The historic architectural ensemble at Strausberger Platz has been the home for our blog author Daphne after winning the Central Berlin Apartment Lottery in 2015.
The conditions of participation:
“It’s taken for granted that you’re a fan of Berlin, and that you’d love to live here. So, tell us why Strausberger Platz is where you belong. What qualifies you? What talents do you bring? What do you normally do in life? We want to be sure that, like Berlin, you are dynamic, creative, unconventional, communicative, networked and cosmopolitan.”
Living rent-free for one year in the heart of Berlin.
27-year-old Daphne Damiaans from Haarlem won our lottery and in the end it has been two years, that she was living rent-free at Strausberger Platz – blogging about her life in Berlin. In her posts, she shares her impressions and experiences as well as the fruits of her research into East German history, architecture and culture.
Read on for a ‘Best of’ compilation of Daphne’s 10 most popular posts, which you have shared, clicked, liked and commented the most!
In my previous blog, I told you about the many visitors I’ve welcomed at my house since I’ve been living here. 55 years ago, on the 4th of October 1960, Karl-Marx-Allee received a visitor who was possibly even more special. His name was Paul Robeson and he was officially invited by the government of the GDR.
Now I’d like to think that my friends simply miss me a lot and would do anything to be near me, but something tells me that I wouldn’t have to change the sheets of our sleeping couch so often if we’d moved to, say, Duisburg. You can divide the Dutch into two groups: those who are madly in love with Berlin and those who have never been there ‘but have always wanted to go’. Both of those groups know we have a guest room in one of the most central parts of the city. And they want to use it.
Taking a photo at a Photoautomat – always a good idea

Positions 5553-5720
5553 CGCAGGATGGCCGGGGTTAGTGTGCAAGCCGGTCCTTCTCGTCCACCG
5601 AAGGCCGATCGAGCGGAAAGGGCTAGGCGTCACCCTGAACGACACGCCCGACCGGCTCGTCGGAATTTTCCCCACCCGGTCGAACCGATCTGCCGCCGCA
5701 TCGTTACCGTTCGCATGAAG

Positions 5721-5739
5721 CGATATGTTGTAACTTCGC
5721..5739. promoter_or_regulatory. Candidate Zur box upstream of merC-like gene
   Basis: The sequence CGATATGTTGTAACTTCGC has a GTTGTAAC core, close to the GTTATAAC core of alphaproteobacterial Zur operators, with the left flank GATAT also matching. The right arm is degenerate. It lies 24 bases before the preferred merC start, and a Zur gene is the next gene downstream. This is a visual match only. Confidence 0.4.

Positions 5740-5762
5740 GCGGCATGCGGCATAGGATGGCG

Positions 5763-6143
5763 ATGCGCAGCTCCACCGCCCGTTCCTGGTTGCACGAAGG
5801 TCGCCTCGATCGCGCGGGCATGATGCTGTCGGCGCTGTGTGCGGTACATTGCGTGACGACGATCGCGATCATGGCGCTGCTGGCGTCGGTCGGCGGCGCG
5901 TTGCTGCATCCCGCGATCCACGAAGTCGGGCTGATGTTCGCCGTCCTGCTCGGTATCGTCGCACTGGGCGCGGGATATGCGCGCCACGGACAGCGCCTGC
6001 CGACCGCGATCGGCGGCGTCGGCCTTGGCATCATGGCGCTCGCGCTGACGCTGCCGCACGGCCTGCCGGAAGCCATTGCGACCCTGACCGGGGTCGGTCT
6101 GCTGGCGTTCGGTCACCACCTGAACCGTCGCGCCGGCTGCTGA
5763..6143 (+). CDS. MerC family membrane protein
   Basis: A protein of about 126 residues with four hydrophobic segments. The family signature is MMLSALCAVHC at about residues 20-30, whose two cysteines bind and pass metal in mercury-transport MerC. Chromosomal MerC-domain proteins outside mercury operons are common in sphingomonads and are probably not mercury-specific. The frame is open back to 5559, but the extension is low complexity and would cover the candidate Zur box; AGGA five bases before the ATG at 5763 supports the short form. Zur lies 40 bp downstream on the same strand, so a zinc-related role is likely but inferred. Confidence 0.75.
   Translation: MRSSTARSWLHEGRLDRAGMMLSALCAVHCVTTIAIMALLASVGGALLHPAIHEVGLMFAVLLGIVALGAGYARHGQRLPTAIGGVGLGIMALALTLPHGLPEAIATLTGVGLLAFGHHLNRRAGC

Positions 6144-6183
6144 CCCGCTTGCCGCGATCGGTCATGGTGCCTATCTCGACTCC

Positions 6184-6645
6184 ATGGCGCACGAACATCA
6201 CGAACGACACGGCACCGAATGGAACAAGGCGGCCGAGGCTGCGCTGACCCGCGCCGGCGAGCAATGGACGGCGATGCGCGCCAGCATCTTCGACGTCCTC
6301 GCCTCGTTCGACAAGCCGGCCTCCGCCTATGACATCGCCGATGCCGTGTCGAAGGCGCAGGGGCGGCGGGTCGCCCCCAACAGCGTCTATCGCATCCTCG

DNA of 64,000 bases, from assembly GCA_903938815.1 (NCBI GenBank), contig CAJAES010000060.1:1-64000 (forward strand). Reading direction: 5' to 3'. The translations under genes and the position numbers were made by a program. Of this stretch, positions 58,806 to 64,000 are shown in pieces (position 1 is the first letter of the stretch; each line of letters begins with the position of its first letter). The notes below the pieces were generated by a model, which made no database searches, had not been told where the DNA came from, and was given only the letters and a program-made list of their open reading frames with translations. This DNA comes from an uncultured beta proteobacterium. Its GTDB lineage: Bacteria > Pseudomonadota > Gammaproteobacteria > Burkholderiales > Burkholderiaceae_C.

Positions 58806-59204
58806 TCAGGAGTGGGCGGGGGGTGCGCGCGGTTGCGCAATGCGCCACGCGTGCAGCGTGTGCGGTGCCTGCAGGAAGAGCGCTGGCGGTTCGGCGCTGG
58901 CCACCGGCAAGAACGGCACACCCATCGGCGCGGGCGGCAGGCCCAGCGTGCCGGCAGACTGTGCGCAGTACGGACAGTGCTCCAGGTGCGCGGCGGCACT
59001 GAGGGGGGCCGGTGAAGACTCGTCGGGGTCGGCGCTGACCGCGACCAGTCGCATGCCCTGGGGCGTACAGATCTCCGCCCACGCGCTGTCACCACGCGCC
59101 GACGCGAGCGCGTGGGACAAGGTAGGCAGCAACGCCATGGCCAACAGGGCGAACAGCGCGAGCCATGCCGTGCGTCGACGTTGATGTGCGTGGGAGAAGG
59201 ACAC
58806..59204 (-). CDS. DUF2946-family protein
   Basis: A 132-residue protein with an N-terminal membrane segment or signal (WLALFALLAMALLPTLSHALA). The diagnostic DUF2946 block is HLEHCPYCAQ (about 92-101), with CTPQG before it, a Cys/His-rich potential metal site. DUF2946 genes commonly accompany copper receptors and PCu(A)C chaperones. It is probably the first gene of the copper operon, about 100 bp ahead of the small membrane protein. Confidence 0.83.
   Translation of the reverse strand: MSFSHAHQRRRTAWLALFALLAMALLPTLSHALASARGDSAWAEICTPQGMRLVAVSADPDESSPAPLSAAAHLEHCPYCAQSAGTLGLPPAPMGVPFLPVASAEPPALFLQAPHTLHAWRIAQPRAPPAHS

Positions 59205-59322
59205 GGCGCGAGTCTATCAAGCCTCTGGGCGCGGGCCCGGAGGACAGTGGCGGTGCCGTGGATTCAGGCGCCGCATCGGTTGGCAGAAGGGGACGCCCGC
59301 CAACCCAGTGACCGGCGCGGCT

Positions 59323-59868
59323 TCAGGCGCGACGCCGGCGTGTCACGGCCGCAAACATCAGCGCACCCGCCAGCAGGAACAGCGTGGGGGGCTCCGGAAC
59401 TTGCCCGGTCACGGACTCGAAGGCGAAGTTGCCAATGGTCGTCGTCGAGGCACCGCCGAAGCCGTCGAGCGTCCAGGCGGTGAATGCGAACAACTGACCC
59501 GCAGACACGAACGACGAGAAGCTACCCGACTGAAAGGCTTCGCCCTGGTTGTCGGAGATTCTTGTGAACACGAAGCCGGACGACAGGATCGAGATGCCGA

A girl I know, as Dutch as can be, moved to China a few years ago. Her boyfriend was Chinese and I’m sure she had visited him a few times before actually moving her whole life eastwards, but still I can’t even imagine how many struggles she’s had to overcome while trying to build a life on the other side to the world. Compared to that, Germany and the Netherlands are the same country –even the language isn’t that different. Still, in the two months that I’ve been living in Berlin, I noticed that when it comes to cultural and everyday differences, the devil is in the details. So for all the Berliners who have no idea how special they are and for all the non-Berliners who have no idea what it’s like to live in this city: here’s my short overview of all the surprises that came (and still come) with living in Berlin.
image courtesy of Anweber / photocase.de
Strausberger Platz wouldn’t be Strausberger Platz without its fountain. During winter it might be possible to overlook it, but in summer it is indisputably the pounding heart of the square. Not only does the water spray meters high, but if the sunlight is coming from the right angle, you’ll see rainbows and if the wind is blowing from the right direction, there is a mist of water floating all over the square. Yes, I’ve been observing the fountain very closely. I’ve also seen people sitting on the fountain’s edge or picnicking in the grass in front of it. A bit weird, I thought at first.
The most beautiful fountain in Berlin